Right
The exhibition venue was the eye-catching site of “Kondaya”.

Left
Laura and Genbey enjoying a conversation.

To an artisan, the workshop is a sacred space. While paying mutual respect to one another’s craft while in this sacred space, Genbey and Laura enjoy a conversation together.

3rd page
The main installation of this exhibition.
The main visual used for this exhibition: A magnificent obi with embroidered wisteria and pine motifs, paired with the gold flakes baked into the amber-colored glass – a fantastical resonance that is something to behold.

Top
The permanent collection of Kondaya.
The two obi pieces on the left are made of mother of pearl that has been affixed to washi paper. In order to prevent breaking, a thread of 0.3 mm in thickness is woven through horizontally. An obi of this same type is in the permanent collection of the Victoria and Albert Museum.

4th

Top
This object is inspired by Princess Kaguya.
Bamboo is symbolic of purity and is also considered a good omen. This glass piece, with its rich bamboo coloring, is inspired by the tale of Princess Kaguya and her ascension to the moon.

Left
This one-of-a-kind obi, woven with peacock feathers, is impossible to recreate now, as the original artisans involved have advanced in age.

Rinpa: Silver Waves Lacquer works by Tohru Matsuzaki

November 1-21, 2018
(Tue.-Sat. 11a.m. – 6p.m.)
Opening Reception : Thursday, November 1, 6 – 8 p.m.

New York, NY, September 29th, 2018 ー Ippodo Gallery is pleased to present its latest exhibition, “ Rinpa: Silver Waves”, a solo showcase of lacquer wares by Tohru Matsuzaki (b. 1944) will be on view for November 1 – November 21.

His deep understanding of Japanese artistry has flourished through a lifelong journey of vitality and self-discovery, leading to unique and inventive works which remain useful and subtle in design.

Tohru Matsuzaki lives and works in a beautiful gated residence in Motegi, just north of Tokyo. It is a stone’s throw from the renowned pottery center of Mashiko, where ceramic artist Shoji Hamada first cultivated the folk art movement Mingei in 1930. And so, past and future coexist in this quiet enclave, as our artist continues to create. Today, he is widely celebrated, and heads the Kougeibu (Craft Division) of the influential artists’ association Kokugakai.

Matsuzaki’s appreciation of form and function was fused by his unprecedented work ethic. Seemingly rough around the edges but equally familiar and kind, the artist’s sense of self is synonymous with the pieces on display. Although his father was a Nihonga painter, in 1974, Matsuzaki’s pursuit of lacquer study proved he was as fascinated by its significance in traditional Japanese culture as by its humble, functional origins–particularly Mingei, or folk art. As such, Matsuzaki’s experimentation remains exceptional, essentially creating his own genre.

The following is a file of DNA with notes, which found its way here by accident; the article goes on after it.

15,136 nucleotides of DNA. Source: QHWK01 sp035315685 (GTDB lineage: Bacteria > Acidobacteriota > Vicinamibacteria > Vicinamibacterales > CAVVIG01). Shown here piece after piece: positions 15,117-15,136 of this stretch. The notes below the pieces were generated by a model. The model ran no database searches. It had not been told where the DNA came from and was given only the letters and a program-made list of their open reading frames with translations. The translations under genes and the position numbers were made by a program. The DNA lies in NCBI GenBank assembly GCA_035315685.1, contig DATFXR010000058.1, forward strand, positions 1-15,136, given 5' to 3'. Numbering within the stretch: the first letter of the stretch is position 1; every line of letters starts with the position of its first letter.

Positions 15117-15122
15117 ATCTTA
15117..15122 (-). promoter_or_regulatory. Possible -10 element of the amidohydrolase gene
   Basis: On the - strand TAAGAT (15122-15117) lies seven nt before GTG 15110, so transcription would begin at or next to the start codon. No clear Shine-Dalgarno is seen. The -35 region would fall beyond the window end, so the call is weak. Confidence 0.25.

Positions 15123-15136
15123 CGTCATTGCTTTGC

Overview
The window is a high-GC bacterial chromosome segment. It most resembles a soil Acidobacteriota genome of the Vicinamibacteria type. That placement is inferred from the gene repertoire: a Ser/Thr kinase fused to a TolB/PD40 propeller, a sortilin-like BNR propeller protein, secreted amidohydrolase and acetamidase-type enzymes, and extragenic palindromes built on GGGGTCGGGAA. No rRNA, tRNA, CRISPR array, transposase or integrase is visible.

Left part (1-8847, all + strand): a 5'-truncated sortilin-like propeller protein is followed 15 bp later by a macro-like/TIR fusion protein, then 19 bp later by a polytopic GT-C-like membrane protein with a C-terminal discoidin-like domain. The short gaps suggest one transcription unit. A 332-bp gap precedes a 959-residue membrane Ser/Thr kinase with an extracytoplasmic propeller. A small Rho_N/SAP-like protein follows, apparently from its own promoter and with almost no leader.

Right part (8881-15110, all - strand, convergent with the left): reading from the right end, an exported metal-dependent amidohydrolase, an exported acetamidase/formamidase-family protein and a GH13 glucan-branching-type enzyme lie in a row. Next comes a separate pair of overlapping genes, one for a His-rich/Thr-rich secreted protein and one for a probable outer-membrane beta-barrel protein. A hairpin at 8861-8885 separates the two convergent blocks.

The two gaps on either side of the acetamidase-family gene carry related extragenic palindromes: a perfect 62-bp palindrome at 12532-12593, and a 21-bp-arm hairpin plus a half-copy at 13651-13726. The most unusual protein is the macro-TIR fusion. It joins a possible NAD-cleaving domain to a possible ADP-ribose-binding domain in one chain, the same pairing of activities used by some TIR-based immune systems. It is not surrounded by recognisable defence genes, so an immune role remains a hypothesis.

At first, he worked solely in the natural tones of the red and clear lacquer on wood, only adding the matte-finished black lacquer to his portfolio. This stands apart from the typical works of the period, in what Asian art specialist Martin Barnes has called, “tactile in a very unpretentious way, not obviously rustic like some Mingei lacquer.”

Matsuzaki approaches the process with his trademark energy and unique eye. He hollows out the wood, shapes it, then applies and reapplies the thick coats of fresh lacquer, accenting with cinnabar for red. In this methodology, he has uncovered a means to express his individuality: a technique rooted in simplicity and strength. The beauty of Matsuzaki’s work lies in this dual significance. The silver waves tell the story.

These silver waves evoke the whimsy of the Rinpa movement, the Japanese art category established in the 17th century. As director Shoko Aono explains, “His sculptural works capture the viewer’s heart. Carved from single pieces of 400-to 500 year-old zelkova, horse chestnut or chestnut timber that have been dried for more than twenty years, they do not warp. The beauty of the numerous coats of black or vermillion lacquer awake ancient memories of the Jōmon period that lie dormant within us.”

And so, Ippodo gallery invites you to awaken. The exhibition runs from November 1 to 21 at Ippodo Gallery’s New York location.

Biography

Tohru Matsuzaki
1944 Born in the Umegaoka district of Tokyo, the eldest son of Nihonga-style painter and dyer, Shu-ki Matsuzaki
1967 Graduated from the Literature Department of Tamagawa University
1974 Studied under the potter, Tatsuzo Shimaoka
1982 First selected for the Kokugakai exhibition. 1983: received the Kokugakai New Talent Award.
1984: became affiliate member.
1987: received the Kokugakai Affiliate Award for Excellence
1988 Nominated for membership of the Kokugakai. Moved his studio to Motegi-machi, Tochigi Prefecture
2001 Produced the vases for Daniel Ost’s ‘Daniel Ost Flower Festival’ in Tokyo
2002 Contributed to Shigeru Uchida’s Exhibit at the ‘Salone Internazionale del Mobile 2002’ (Milan, Italy)
2003 Participated in the ‘Turning Point: Oribe and the Arts of Sixteenth Century Japan’ exhibition at the Metropolitan Museum of Art, New York
2006-2009 Become a Chairman of the Judging Committee of Craft Section of the Kokugakai 2009 Solo exhibition at Ippodo Gallery New York (New York, U.S.A.)
Collections: Schleswig Folk Museum (Schleswig, Germany) Kuri no Ki Museum (Nagano, Japan)
2009,2012: Solo exhibition at Ippodo Gallery New York
1996-Present Exhibition at Ippodo Gallery Tokyo

In addition, holds various solo and group exhibitions throughout the country.

Public Collection :
Philadelphia Museum of Art / Philadelphia, PA
Detroit Institute of Arts / Detroit, MI